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Wilderness Therapy

A therapy used for at risk youth
by

Grace Cortijo

on 1 September 2012

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Transcript of Wilderness Therapy


Grace Cortijo
Priscilla McKie
Anmarie Reed Wilderness therapy is a group intervention that occurs in a natural setting and employs therapeutic techniques and processes with the use of activities and experiences that contain elements of real or perceived risk (physical, social, emotional) to facilitate improvements in the psychological and behavioral functioning of the participant (Winston & Tinsley, 1999). Russell and Phillips (2002) conducted a study evaluating a wilderness program and found that many clients enrolled in the program were enrolled due to:
drugs and alcohol abuse
school problems
resistance to other forms of treatment/counseling
stated they “needed help"
the theme of the clients interviewed was they were prominently adolescents in serious trouble who were not being reached by “traditional forms of counseling” -personal and social responsibility phase involving:
natural consequences and peer interaction as strong therapeutic influences
helping clients to learn and accept personal and social responsibility facilitated by natural consequences
wilderness living conditions that make cooperation and communication essential for safety and comfort
proper ways to manage anger, share emotions, and process interpersonal issues within groups and are modeled and practiced in a neutral and safe environment
staff working with the parents and family to help them understand their role in the clients’ problem behaviors and helps restore family functioning through contacting parents periodically -A cleansing phase including:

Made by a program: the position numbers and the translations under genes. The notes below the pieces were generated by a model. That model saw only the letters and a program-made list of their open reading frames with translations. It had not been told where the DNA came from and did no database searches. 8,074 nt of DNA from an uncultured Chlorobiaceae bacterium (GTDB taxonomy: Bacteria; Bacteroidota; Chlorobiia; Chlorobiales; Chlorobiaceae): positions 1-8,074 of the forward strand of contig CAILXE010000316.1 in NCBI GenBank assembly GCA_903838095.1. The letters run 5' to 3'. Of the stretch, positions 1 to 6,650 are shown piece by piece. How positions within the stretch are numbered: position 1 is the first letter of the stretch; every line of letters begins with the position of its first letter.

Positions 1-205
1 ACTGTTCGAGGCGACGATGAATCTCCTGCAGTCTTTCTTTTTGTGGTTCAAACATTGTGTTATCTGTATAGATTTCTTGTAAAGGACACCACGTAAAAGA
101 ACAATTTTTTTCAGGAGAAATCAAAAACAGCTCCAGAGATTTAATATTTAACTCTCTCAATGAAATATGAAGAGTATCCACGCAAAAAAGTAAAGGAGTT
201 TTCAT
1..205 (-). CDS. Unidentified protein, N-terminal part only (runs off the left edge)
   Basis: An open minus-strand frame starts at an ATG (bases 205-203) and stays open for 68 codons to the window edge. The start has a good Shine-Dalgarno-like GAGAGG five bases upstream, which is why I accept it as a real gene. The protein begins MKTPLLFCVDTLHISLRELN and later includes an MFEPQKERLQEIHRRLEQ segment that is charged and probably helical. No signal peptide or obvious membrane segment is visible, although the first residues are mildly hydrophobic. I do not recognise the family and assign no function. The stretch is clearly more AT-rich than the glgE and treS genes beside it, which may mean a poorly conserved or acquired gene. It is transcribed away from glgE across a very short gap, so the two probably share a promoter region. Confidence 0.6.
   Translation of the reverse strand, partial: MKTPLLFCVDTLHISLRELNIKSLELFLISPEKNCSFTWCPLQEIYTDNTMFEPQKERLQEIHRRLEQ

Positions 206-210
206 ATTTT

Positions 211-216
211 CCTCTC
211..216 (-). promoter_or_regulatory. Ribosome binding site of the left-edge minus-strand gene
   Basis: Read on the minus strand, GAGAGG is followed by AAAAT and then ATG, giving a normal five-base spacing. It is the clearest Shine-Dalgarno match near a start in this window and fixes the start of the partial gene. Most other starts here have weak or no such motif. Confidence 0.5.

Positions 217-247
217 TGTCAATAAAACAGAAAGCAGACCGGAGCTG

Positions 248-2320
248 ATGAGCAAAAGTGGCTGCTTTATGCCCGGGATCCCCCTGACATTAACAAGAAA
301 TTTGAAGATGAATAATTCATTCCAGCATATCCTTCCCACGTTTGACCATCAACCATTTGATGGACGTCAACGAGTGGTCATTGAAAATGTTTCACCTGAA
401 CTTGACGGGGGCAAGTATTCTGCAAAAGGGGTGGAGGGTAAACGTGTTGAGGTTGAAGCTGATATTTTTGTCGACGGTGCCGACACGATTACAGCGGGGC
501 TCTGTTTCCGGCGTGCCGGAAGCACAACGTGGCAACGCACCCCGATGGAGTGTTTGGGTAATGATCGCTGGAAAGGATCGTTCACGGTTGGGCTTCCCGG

healthy diet
physical exercise
teaching self-care skills & survival skills
being removed from cultural stimuli -transition/aftercare phase:
preparing clients to return to their previous environments; staff helps them process what they have learned and how to take the lessons home with them (self-care, personal/social responsibility, etc)
preparation is facilitated by therapists through intense, one-on-one counseling’s and group sessions with peers
work on developing strategies to complete goals (i.e. communicating better with parents, therapist would develop strategies to help accomplish this goal) Wilderness therapy is a process guided by phases: Goals of treatment:
address clients “presenting issues”
developing sense of self through learning personal, interpersonal skills, communication skills, drug and alcohol awareness, coping skills, etc
there development of sense of self helps them avoid negative peer influences
clients understand changes they need/want to make after therapy
clients realize their past behaviors and propose changes
clients develop insight into their presenting problem as a symptom of other issues that were going on in their lives Participant responses of a study by Russell and Phillips (2002) on how wilderness therapy helped affect change for them:
Relationships with counselors/leaders: participants liked that they would just “sit and talk”, using metaphors to relate to real problems, and able to built a strong rapport
Peer dynamic: including peer feedback, group processing , and ability to share feelings with group
Facilitated reflection on life: using self-reflection “alone time”
Challenge and structure of the process: the process is difficult and challenging, which forced participants to often feel uncomfortable, find self confidence and competency Russell and Phillips (2002) explained that participants in their study had several perspectives on the benefits of wilderness therapy treatment:
desire to change their behaviors (have goals, have direction, finish school, think about the future)
desire to discontinue drug/alcohol use (do not begin friendships with people who use, quit old friends who use)
desire to be a better person (respect others, be open-minded, be a positive role model, listen to others, talk about feelings) Wilderness Therapy At-risk youth include adolescents:
judged delinquent by the courts or commit status offenses
abuse substances